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Benefits of combining inspiratory muscle with ‘whole muscle’ training in children with cystic fibrosis: a randomised controlled trial
  1. Elena Santana-Sosa1,
  2. Laura Gonzalez-Saiz1,
  3. Iris F Groeneveld2,
  4. José R Villa-Asensi3,
  5. María I Barrio Gómez de Aguero3,
  6. Steven J Fleck4,
  7. Luis M López-Mojares1,
  8. Margarita Pérez1,
  9. Alejandro Lucia1,5
  1. 1School of Doctorate Studies and Research, Universidad Europea de Madrid, Spain
  2. 2Academic Medical Center, University of Amsterdam, Amsterdam, The Netherlands
  3. 3Department of Pneumology, Hospital ‘Nino Jesus’ of Madrid, Madrid, Spain
  4. 4Department of Health, Exercise Science and Sport Management, University of Wisconsin-Parkside, Kenosha, Wisconsin, USA
  5. 5Instituto de Investigación i+12, Madrid, Spain
  1. Correspondence to Dr Alejandro Lucia, Universidad Europea de Madrid, Villaviciosa de Odón, Madrid 28670, Spain; alejandro.lucia{at}


Background The purpose of this study (randomised controlled trial) was to assess the effects of an 8-week combined ‘whole muscle’ (resistance+aerobic) and inspiratory muscle training (IMT) on lung volume, inspiratory muscle strength (PImax) and cardiorespiratory fitness (VO2 peak) (primary outcomes), and dynamic muscle strength, body composition and quality of life in paediatric outpatients with CF (cystic fibrosis, secondary outcomes). We also determined the effects of a detraining period.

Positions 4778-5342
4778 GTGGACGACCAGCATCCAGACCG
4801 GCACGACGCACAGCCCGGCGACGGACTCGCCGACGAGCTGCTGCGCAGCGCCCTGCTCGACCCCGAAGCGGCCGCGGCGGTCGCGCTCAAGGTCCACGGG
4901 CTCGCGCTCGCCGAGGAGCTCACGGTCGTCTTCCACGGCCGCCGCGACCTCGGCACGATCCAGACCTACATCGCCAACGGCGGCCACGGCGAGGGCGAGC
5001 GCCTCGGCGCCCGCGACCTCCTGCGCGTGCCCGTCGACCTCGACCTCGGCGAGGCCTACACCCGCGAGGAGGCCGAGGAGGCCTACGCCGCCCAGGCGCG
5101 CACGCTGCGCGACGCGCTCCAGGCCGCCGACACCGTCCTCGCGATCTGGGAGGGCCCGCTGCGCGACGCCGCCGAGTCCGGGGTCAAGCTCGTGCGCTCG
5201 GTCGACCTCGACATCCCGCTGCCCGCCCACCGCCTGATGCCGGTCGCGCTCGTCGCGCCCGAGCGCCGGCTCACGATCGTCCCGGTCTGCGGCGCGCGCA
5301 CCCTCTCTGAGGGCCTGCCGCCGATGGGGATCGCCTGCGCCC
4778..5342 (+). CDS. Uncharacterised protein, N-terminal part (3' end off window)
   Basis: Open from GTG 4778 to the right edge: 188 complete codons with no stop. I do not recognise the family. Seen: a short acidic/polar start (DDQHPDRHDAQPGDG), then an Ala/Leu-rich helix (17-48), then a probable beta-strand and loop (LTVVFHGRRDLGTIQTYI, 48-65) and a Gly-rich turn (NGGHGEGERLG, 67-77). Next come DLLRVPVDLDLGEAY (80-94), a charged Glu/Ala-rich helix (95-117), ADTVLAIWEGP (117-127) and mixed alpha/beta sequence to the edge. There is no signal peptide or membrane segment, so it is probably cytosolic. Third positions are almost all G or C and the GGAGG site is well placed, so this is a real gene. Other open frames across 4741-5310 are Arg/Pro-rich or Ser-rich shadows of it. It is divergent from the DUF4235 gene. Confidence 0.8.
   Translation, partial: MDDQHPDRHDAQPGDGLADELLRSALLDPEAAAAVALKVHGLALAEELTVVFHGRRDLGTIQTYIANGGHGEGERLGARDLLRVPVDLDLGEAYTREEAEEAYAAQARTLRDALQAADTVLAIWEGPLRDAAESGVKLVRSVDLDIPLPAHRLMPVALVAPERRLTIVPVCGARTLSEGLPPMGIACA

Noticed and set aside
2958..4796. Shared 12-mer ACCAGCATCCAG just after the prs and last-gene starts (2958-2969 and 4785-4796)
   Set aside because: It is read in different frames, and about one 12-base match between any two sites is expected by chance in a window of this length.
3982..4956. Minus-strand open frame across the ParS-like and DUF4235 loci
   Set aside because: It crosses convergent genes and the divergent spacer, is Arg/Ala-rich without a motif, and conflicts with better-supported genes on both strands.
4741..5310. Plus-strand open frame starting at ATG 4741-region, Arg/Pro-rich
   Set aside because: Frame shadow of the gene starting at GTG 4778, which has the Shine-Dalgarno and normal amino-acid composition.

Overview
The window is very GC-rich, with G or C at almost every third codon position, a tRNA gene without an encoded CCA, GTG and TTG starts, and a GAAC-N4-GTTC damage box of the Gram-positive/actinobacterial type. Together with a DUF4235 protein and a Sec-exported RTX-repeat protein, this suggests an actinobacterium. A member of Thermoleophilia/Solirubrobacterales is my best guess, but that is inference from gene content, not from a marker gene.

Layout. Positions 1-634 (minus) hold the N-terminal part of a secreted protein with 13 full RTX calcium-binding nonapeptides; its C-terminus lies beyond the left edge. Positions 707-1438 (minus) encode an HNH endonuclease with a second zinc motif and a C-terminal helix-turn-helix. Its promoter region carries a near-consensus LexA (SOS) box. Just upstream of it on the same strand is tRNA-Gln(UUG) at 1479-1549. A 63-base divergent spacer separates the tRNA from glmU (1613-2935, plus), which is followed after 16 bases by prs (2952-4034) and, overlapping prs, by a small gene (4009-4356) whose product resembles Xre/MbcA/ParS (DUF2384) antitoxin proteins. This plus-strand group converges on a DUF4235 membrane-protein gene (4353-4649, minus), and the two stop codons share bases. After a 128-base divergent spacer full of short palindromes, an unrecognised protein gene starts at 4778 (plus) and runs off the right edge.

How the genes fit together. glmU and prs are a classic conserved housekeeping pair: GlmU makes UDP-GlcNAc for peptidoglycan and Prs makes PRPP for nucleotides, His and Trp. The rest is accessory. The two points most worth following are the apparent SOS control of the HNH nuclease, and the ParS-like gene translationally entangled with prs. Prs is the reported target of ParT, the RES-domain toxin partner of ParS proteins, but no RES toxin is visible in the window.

Methods Participants were randomly allocated with a block on gender to a control (standard therapy) or intervention group (initial n=10 (6 boys) in each group; age 10±1 and 11±1 years). The latter group performed a combined programme (IMT (2 sessions/day) and aerobic+strength exercises (3 days/week, in-hospital)) that was followed by a 4-week detraining period. All participants were evaluated at baseline, post-training and detraining.

Results Adherence to the training programme averaged 97.5%±1.7%. There was a significant interaction (group×time) effect for PImax, VO2peak and five-repetition maximum strength (leg-press, bench-press, seated-row) (all (p<0.001), and also for %fat (p<0.023) and %fat-free mass (p=0.001), with training exerting a significant beneficial effect only in the intervention group, which was maintained after detraining for PImax and leg-press.

Conclusion The relatively short-term (8-week) training programme used here induced significant benefits in important health phenotypes of paediatric patients with CF. IMT is an easily applicable intervention that could be included, together with supervised exercise training in the standard care of these patients.

  • Children and exercise
  • Aerobic fitness/Vo2 Max
  • Children
  • Children's health and exercise

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